"the situation has gone from bad to worse."
The father is now deeply depressed and there is a lot of blame between daughter and father for what has taken place. The letter continues:
"We have a very real worry, that if the situation is not swiftly resolved, i.e. the family are given permanent permission to stay, then" she
"is not going to make a recovery."
The doctors have discussed the case with a senior hospital figure, and they are all worried that she
"will not see her 14th birthday. If this were to be the case, then the subsequent impact on the rest of the family is too horrific to contemplate."
As if that were not bad enough, since the family has been in the UK the son has developed leukaemia. A letter from a consultant paediatric haematologist at Birmingham Children's hospital—I have sent a copy of it to the Home Office—dated
"was first diagnosed with acute myeloid leukaemia at the beginning of March 2004 and he received intensive chemotherapy until August 2004. He is currently in remission and on regular follow up. He is not requiring any active treatment at present although there still does remain a significant risk of disease relapse, particularly over the next two to three years . . . treatment was quite intensive and we are continuing to monitor him in the Outpatient Department for any sign of toxic effects following this treatment. He does have a significant risk of relapse and if this occurs he will need intensive further treatment and bone marrow transplant. Were he to return to Iran it is unlikely he would get the sort of follow up that would pick up complications following his treatment and secondly should his disease relapse, he will not have access to multi-agent chemotherapy and transplant as would be available in the U.K. Even should he relapse, he has a good chance of being cured with further intensive treatment."
The tragedy of the boy comes on top of the rest of the tragedy for that family.
Since they have been in the UK, they have kept in touch with the father and mother of my constituent. Their house has been invaded twice by that fanatical group and they have been beaten on both occasions. After the second invasion, the mother had a heart attack, but is still alive.
My constituent is a very intelligent, calm and reflective man. There is no doubt about the sincerity of his belief—I have been to their house and spoken with them at some length—that if he is sent back he would be sent before a political court, because he has been accused of political activity, and probably executed. His children would also be targeted, as was threatened.
I have written to my hon. Friend the Minister and asked for a meeting. His letter of
It is notable also that in October 2003, before the adjudication, the Home Office argued that the general human rights situation and freedom of speech in Iran were improving, and the country was in a state of transition. I hope it is accepted—it is certainly the rhetoric of our Government—that since the 2005 elections and the appointment, in particular, of Mostafa Pour-Mohammadi as Minister of the Interior, that is emphatically no longer the case. He was previously involved in a decision to execute thousands of political prisoners in 1983, an event that Human Rights Watch considers a serious crime against humanity under international human rights law.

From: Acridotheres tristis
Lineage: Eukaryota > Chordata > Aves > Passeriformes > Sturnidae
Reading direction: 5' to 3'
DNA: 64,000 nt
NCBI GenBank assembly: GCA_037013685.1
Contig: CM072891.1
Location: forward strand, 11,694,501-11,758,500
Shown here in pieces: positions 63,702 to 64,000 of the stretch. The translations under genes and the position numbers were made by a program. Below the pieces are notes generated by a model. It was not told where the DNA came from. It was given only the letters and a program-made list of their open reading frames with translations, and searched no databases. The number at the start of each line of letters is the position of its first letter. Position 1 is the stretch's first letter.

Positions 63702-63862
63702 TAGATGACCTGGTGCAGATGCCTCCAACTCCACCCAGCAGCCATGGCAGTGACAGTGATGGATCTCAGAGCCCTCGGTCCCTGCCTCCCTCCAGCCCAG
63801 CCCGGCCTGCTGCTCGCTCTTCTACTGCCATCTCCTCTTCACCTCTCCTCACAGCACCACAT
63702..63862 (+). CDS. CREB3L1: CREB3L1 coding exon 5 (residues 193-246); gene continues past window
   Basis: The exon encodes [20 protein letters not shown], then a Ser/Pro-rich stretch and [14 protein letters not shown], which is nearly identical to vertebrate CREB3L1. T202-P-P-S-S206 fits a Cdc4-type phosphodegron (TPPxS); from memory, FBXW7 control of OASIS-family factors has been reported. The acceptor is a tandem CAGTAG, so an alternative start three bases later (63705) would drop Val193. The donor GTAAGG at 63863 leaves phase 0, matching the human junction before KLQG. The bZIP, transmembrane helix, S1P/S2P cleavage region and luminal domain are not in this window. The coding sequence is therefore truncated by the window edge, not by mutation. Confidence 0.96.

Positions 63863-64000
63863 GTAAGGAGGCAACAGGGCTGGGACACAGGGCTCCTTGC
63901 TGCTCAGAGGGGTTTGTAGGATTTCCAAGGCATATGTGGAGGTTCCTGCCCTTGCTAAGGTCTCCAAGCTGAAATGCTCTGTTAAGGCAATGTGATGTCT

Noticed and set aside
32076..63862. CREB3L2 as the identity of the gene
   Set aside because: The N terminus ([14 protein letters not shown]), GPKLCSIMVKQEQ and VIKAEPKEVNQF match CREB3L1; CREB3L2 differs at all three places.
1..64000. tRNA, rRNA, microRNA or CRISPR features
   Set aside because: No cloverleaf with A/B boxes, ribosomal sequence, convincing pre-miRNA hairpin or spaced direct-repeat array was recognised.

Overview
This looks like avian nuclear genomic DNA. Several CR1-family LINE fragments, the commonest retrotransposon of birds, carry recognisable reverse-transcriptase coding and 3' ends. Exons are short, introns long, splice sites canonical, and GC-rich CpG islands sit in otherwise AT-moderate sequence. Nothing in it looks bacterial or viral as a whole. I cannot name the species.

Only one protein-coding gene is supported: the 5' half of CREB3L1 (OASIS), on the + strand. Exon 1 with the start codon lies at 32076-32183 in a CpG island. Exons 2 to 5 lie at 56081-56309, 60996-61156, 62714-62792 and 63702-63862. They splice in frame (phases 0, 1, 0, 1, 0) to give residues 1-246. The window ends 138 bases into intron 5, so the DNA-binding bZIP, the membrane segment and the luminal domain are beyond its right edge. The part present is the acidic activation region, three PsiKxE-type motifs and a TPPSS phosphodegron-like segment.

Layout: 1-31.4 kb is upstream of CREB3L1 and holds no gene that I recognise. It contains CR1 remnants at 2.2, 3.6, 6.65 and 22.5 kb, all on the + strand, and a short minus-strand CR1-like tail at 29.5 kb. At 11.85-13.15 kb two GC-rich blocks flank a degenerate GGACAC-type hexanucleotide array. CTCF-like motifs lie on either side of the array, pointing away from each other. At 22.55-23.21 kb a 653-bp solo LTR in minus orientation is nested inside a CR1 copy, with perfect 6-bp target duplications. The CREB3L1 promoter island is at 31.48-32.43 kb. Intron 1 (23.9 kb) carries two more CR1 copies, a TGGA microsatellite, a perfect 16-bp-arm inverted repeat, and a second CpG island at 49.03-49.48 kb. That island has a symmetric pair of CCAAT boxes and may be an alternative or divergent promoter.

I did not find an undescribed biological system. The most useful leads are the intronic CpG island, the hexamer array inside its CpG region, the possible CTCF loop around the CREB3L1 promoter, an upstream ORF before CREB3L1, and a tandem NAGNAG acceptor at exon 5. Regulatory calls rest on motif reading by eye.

That is the case that I am bringing to the Floor of the House and before the Minister tonight. I am sure that he is very busy and has many cases to consider. Perhaps he has not in the past had time to consider all the details of this case, but I ask him to please, please use his discretion to allow the family to remain in the UK on compassionate grounds because that would save their lives. They are a very nice and highly educated family and, if allowed to stay, I am sure that they would be very good citizens of our country.
I congratulate my right hon. Friend Clare Short on her success in securing the slot for an Adjournment debate today. As she knows, these occasions provide Members with an opportunity to raise in some detail on the Floor of the House issues of a constituency nature. I have to say, for reasons that I will discuss, that I was a little disappointed by her choice of subject, not least because, as she knows only too well, we have been in fairly regular correspondence about the case to which she refers.
I have, as my right hon. Friend knows, taken the time to respond in some detail about the case. However, as a matter of principle, it would not be right for me to discuss on the Floor of the House or in any other public forum the particular circumstances of this or any other asylum case, and I will not do so today. I also consider it inappropriate to discuss this case on the Floor of the House because the applicant's legal representatives have applied for the case to be heard before the High Court under judicial review, and that application remains outstanding. In that context, it simply is not proper for me to discuss the substance or the individual circumstances of the case. I receive numerous requests from MPs to meet and discuss specific cases, and where appropriate I do so. I also receive numerous requests to use my limited discretion, and where appropriate I do so.
I do not agree with my right hon. Friend's contention that there is a growing unwillingness to listen to cases or a hardening of attitude at the Home Office, for reasons that I shall outline as I set out the broad general principles.